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  • Cannot destring numbers--hidden characters?

    Dear all,

    I am importing data from CSV that comes from ODK into Stata (I tried on 15/IC and 14/IC). I have multiple variables that are numeric but import as string. The issue is, I cannot destring these variables. There appears to be some hidden string, that `strtrim()` or `stritrim()` cannot help. If I use force with destring, they all go missing.

    I am attaching a snippet of the data in CSV file which will not destring after importing:

    import delimited "~/Downloads/cannot_destring.csv", varnames(1) encoding(utf-8) case(preserve) clear
    Note that I need the data to import with utf-8 encoding because there are some Arabic/Persian text.

    Thanks in advance for your help.
    Attached Files

  • #2
    first, to show data examples, please use -dataex- (if you have an up-to-date Stata, -dataex- is built-in; if an old version, which you should tell us about, see the FAQ)

    second, see the "ignore" option for -destring-;
    help destring


    • #3
      I'm not an expert in Unicode (UTF-8 or otherwise) character sets, let me start with that. And I'll add that "data ... that comes from ODK" means absolutely nothing to me.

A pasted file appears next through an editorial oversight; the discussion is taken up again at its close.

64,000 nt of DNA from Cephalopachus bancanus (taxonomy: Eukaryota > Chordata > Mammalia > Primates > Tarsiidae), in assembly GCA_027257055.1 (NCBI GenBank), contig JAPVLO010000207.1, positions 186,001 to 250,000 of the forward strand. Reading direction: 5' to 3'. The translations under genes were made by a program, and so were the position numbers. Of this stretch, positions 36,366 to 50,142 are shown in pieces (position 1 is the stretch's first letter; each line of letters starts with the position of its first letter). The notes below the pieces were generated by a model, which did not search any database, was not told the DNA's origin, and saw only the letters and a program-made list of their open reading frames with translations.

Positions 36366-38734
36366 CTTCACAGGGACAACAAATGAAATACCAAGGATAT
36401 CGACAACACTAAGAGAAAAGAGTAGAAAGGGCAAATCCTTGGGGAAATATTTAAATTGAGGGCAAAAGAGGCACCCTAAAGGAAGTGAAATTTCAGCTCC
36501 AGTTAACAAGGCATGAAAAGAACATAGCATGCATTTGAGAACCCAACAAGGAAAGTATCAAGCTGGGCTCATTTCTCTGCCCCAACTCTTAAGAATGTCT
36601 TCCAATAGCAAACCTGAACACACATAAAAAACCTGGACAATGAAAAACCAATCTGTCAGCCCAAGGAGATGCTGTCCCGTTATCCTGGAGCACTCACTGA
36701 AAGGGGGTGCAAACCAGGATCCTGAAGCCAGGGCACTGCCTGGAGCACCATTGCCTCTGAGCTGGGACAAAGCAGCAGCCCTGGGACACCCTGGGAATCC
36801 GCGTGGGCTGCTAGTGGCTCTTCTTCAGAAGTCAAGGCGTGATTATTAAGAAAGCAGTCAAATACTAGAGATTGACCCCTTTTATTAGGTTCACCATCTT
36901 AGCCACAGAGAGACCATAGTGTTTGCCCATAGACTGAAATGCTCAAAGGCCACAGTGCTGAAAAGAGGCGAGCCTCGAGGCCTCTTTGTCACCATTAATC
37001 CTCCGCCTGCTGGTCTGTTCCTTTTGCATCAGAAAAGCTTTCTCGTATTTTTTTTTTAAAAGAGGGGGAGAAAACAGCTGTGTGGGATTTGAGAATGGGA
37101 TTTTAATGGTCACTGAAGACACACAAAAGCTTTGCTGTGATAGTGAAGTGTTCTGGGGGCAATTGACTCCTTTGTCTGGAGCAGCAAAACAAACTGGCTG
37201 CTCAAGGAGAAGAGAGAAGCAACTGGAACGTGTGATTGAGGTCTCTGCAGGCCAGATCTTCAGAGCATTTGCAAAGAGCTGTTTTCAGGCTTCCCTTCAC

What I did accomplish was to hex dump your sample file using the unix od command from the Terminal window on my Mac.

      % od -x cannot_destring.csv
      0000000      bbef    78bf    0a0d    bbef    31bf    0a0d    bbef    31bf
      0000020      0a0d    bbef    31bf                                        
      From this, we see that your lines are separated by 0a0d - that is, a return followed by a newline, the standard Windows "CRLF" line termination sequence.

      So your four lines contain
      bb ef 78 bf
      bb ef 31 bf
      bb ef 31 bf
      bb ef 31 bf
      We can see the characters for ASCII "x" (78) and "1" (31). What the rest of it connotes is beyond my meagre knowledge of Unicode, and my nonexistent knowledge of "ODF" output.

      Perhaps armed with this, someone more knowledgable with Unicode can enlighten us further.


      • #4
        What I wrote in post #3 above is misleading.

        I forgot about Stata's hexdump command.
        . hexdump "~/Downloads/cannot_destring.csv"
                         |                                         |    character
                         |           hex representation            |  representation
                 address |  0 1  2 3  4 5  6 7  8 9  a b  c d  e f | 0123456789abcdef
                       0 | efbb bf78 0d0a efbb bf31 0d0a efbb bf31 | x.. 1.. 1 
                      10 | 0d0a efbb bf31                          | .. 1
        So it appears to me that od is inverting the byte order. I still have no ability to make sense out of this.


        • #5
          Building on William's detective work: what youre seeing is this:
          Ive tried just now to open the csv in notepad++, encode to UTF-8 without BOM and open that in Stata, but that somehow doesnt result in any difference